Anaximenes

  1. Anaximenes postulates air as the archê. This may seem to be a throwback to Thales, a step backward after Anaximander; but I will argue that is is not.

  2. Anaximenes is offering a new world view:

    1. Anaximander thought of the basic stuffs and qualities of the world as opposites in conflict.
    2. Anaximenes had a different conception: the basic stuffs and qualities are not opposed, but different stages of a continuum.

  3. Rarefaction and Condensation:

    Read the fragments in Plutarch (21 = B1), Simplicius (16 = A5), and Hippolytus (18 = A7). This is the basic picture:

    Fire [arrow]AIR Wind Cloud Water Earth [arrow]Stone

    The green arrow represents condensation; the blue arrow represents rarefaction. Each kind of stuff in the continuum can rarefy or condense into either of its neighbors (e.g., water can rarefy into cloud, or condense into earth).  As the diagram above shows, then, each kind can either condense or (eventually) rarefy into air.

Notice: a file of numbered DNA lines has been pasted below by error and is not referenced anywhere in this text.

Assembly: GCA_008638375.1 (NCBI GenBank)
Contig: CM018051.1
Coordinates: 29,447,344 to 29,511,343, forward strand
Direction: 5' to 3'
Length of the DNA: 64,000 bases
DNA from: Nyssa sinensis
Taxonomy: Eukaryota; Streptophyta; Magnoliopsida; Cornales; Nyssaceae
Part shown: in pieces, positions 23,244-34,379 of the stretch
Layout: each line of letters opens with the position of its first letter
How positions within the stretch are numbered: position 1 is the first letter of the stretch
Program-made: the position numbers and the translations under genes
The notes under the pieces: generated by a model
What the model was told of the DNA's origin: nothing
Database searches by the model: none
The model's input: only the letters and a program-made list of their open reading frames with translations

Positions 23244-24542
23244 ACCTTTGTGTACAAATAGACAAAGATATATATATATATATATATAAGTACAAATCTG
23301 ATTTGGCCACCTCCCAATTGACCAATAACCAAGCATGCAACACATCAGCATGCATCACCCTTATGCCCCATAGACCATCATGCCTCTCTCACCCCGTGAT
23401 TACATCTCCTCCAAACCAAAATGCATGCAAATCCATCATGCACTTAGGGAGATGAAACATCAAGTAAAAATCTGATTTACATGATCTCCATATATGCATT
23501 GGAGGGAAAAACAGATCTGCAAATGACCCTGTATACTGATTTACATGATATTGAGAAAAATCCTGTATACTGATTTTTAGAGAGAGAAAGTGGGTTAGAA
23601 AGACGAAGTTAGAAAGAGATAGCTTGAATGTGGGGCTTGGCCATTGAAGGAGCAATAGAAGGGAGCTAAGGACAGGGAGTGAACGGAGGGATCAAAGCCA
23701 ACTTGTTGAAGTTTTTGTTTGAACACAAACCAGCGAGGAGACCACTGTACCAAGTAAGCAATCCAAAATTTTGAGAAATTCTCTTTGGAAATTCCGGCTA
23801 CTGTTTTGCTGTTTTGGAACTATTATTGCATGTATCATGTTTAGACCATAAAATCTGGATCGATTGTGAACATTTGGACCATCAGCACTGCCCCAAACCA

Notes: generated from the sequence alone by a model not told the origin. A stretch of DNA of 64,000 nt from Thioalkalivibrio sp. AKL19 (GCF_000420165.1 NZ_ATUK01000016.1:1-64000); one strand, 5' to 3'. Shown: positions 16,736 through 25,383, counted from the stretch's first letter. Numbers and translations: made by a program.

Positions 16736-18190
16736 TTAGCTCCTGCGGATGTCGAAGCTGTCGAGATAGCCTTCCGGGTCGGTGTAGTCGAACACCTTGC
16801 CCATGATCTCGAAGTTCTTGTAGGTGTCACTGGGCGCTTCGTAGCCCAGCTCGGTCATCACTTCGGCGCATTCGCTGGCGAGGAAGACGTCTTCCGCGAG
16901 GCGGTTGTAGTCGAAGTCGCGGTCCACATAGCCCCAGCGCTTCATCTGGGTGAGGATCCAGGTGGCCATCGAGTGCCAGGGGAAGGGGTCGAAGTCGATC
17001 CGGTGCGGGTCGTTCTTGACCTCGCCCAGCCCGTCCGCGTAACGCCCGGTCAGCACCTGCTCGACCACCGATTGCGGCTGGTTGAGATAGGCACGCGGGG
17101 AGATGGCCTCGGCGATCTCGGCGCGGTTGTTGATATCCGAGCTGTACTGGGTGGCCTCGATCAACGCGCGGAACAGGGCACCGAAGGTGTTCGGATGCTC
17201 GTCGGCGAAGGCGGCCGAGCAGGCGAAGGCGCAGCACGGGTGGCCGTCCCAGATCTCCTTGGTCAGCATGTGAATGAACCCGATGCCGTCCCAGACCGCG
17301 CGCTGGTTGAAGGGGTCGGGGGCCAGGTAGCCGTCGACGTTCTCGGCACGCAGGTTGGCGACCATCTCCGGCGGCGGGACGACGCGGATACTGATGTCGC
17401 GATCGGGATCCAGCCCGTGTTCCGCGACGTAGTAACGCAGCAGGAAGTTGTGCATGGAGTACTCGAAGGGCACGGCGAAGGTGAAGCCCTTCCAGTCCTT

4. Why is air the basic stuff in Anaximenes’ view of the world?  He might have picked any of the items in the continuum.

    1. He rejected the apeiron (perhaps because it was unperceivable, and he could therefore not be certain of its existence).
    2. Among the familiar elements, air is the most like the apeiron as Anaximander conceived it. Air is the most neutral of the elements.
    3. He probably believed that air was the original element, out of which the others developed by the process of rarefaction and condensation.

  5. In what sense is air the archê? There are two possibilities:

    a. Cosmogony (explanation of the origin of the universe).  The key concept: Y was made from X. In this case, Anaximenes’ theory is that everything that exists developed out of the original air.

    b. Constituent analysis. (Cf. Barnes, Presocratics 41.)  The key concept: Y is made of X. In this case, Anaximenes’ theory is that everything that exists is now actually made of air.

    (Barnes thinks that Anaximander would not distinguish these — that he is actually doing both.)

  6. Pitfalls in the interpretation of the principle of Rarefaction and Condensation:

    a. It sounds quantititive — even atomistic — but that can hardly have been what Anaximenes had in mind. For:
    b. The conception of an atom had not yet been invented, and